You Might Surprise How Much the BetaShares NASDAQ 100 ETF Pays in Dividends
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If you refer to ASX dividend stocks to an ASX investor, chances are that the first name that comes up is not the BetaShares NASDAQ 100 ETF (ASX:NDQ).
This exchange-traded fund (ETF) is known for its exposure to US-listed NASDAQ stocks, which are heavily dominated by the tech titans of the US markets.
As such, this ETF is quite popular on the ASX. But it is not famous for dividend income. For an ETF to pay dividend distributions, it typically must first receive dividends from the companies it owns.
An ETF can also fund dividend distributions by rebalancing its portfolio, but that’s a conversation for another day.
So in the case of the BetaShares NASDAQ ETF, this fund holds nearly 100 of the largest stocks on the NASDAQ 100 Index. Although the index is dominated by US tech stocks, it still includes more than a few dividend payers.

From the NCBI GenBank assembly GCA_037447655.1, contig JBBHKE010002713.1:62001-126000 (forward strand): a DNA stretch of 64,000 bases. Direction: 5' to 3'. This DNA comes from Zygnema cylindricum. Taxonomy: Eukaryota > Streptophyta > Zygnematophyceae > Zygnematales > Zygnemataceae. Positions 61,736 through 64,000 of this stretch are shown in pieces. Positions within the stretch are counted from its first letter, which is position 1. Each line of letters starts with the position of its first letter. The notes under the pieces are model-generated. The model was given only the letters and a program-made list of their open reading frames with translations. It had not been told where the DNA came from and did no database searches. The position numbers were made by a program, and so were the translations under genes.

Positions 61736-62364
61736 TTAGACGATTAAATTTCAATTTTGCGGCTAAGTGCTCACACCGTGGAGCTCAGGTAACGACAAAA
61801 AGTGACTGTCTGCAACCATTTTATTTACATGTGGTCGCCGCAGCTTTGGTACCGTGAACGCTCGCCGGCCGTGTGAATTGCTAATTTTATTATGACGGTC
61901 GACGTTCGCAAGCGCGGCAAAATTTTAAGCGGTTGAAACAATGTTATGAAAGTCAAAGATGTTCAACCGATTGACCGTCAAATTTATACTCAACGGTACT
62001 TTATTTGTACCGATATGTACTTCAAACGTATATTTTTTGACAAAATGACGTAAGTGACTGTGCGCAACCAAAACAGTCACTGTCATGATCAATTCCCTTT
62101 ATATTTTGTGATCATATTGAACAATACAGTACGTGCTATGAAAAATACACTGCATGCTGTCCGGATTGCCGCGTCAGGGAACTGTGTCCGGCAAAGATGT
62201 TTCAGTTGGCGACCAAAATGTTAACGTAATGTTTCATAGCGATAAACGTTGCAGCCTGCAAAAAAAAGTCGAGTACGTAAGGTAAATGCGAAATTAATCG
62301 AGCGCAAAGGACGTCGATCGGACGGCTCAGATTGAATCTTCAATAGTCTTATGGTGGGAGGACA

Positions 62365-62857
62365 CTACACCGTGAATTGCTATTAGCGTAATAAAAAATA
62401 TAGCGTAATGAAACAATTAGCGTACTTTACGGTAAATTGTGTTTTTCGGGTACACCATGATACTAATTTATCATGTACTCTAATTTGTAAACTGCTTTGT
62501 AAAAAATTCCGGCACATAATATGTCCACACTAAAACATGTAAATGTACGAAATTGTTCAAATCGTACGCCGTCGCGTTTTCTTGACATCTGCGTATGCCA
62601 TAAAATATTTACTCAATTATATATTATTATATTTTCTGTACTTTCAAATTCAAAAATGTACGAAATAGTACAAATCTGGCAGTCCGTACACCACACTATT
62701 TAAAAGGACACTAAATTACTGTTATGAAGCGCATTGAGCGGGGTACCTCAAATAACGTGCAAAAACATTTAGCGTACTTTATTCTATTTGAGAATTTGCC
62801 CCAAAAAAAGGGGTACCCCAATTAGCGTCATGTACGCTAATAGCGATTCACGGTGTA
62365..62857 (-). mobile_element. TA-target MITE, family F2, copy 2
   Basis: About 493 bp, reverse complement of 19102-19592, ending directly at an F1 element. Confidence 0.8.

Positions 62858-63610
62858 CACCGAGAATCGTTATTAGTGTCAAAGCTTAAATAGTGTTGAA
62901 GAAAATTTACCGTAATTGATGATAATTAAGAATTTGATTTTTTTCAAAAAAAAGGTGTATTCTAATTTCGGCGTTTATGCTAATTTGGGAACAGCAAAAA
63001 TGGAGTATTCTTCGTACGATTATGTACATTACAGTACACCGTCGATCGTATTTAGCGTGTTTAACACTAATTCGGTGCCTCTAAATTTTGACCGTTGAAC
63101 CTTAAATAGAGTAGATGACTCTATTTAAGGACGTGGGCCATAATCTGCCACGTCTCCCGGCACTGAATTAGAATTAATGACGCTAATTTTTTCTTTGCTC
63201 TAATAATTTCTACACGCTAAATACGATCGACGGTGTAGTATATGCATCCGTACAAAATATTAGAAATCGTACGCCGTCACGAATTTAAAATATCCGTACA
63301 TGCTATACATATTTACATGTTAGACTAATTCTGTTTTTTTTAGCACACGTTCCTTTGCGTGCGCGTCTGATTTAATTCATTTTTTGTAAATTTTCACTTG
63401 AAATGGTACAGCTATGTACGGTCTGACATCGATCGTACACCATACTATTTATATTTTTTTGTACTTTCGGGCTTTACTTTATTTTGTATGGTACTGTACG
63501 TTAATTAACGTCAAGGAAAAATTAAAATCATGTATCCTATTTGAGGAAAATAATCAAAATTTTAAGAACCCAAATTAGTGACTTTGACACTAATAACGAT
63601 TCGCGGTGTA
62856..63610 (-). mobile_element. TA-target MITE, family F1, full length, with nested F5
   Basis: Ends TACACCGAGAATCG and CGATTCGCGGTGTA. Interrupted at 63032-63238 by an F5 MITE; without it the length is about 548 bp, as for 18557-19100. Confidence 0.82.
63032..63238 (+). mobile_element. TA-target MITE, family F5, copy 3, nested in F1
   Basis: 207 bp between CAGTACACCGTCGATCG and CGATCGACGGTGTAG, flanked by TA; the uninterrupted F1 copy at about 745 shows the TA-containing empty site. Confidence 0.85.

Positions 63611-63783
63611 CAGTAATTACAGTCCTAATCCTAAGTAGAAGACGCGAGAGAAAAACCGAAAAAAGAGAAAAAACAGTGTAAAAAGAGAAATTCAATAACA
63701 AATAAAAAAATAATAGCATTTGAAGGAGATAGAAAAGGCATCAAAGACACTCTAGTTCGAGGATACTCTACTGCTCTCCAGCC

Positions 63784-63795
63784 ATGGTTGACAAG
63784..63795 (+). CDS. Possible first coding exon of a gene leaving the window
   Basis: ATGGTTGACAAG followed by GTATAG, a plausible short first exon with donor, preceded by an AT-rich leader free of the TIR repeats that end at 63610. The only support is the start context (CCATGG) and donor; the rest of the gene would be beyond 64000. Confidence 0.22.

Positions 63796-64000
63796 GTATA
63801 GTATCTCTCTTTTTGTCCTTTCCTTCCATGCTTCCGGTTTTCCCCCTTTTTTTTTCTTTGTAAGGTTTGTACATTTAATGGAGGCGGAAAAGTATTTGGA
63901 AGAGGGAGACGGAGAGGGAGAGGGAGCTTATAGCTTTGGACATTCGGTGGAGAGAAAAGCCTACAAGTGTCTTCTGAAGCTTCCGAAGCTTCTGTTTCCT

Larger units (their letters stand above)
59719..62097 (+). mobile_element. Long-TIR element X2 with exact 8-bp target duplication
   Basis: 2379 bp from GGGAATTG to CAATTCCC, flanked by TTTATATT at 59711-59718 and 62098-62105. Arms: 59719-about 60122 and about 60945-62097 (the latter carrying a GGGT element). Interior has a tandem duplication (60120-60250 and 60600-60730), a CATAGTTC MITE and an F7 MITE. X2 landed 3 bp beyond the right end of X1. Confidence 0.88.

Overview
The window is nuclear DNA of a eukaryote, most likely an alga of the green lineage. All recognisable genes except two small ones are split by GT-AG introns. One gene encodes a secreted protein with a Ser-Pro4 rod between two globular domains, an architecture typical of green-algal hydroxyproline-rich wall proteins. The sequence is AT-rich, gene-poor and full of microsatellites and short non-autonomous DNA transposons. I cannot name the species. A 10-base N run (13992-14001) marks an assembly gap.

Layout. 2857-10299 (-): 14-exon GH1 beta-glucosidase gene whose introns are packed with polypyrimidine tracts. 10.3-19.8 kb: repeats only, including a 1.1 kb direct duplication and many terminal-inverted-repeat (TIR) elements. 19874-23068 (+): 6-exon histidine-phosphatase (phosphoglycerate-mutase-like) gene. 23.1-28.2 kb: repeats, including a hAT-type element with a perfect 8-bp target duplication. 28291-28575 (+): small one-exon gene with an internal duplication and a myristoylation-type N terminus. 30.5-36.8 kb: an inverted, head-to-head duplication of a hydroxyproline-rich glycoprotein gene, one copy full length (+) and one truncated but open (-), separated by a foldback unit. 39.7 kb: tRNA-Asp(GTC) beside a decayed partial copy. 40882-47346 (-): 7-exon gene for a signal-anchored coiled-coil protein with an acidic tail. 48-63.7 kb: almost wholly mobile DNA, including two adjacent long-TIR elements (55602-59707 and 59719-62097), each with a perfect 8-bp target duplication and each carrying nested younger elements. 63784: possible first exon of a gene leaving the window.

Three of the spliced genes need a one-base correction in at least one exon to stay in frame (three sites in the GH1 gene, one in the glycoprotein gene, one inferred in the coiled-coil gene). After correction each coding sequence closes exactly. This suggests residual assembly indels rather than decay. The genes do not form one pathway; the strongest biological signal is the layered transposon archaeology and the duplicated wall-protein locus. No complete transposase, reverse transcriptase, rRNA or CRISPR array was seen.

Let us now go through the top holdings of this ETF. Here are the current top five holdings of the BetaShares NASDAQ 100 ETF, according to the provider:
Apple Inc (NASDAQ: AAPL) Microsoft Corporation (NASDAQ: MSFT) Amazon.com Inc (NASDAQ: AMZN) Alphabet Inc (NASDAQ: GOOG) (NASDAQ: GOOGL) Tesla Inc (NASDAQ: TSLA) Will the BetaShares NASDAQ 100 ETF Pay a Dividend does?
So yes, Amazon, Alphabet and Tesla have never paid dividends to their shareholders. But Apple and Microsoft have been established dividend payers over the years. Additionally, the BetaShares NASDAQ 100 ETF also has other dividend payers such as PepsiCo, Texas Instruments, and Intel.
Thus, we can confirm that the BetaShares NASDAQ 100 ETF is a dividend-paying fund. But what kind of yield can investors expect from this US-focused ETF?
So over the past 12 months, the BetaShares NASDAQ ETF has made just one dividend distribution, excluding its normal January payout. The distribution came in at 84.158 cents per share. At the current unit price, that gives this ETF a trailing dividend distribution yield of 3.06%.
Sure, it may not be as high as some ASX-based ETFs have paid off lately. But it’s certainly a strong effort from an ETF not known for its dividend prowess.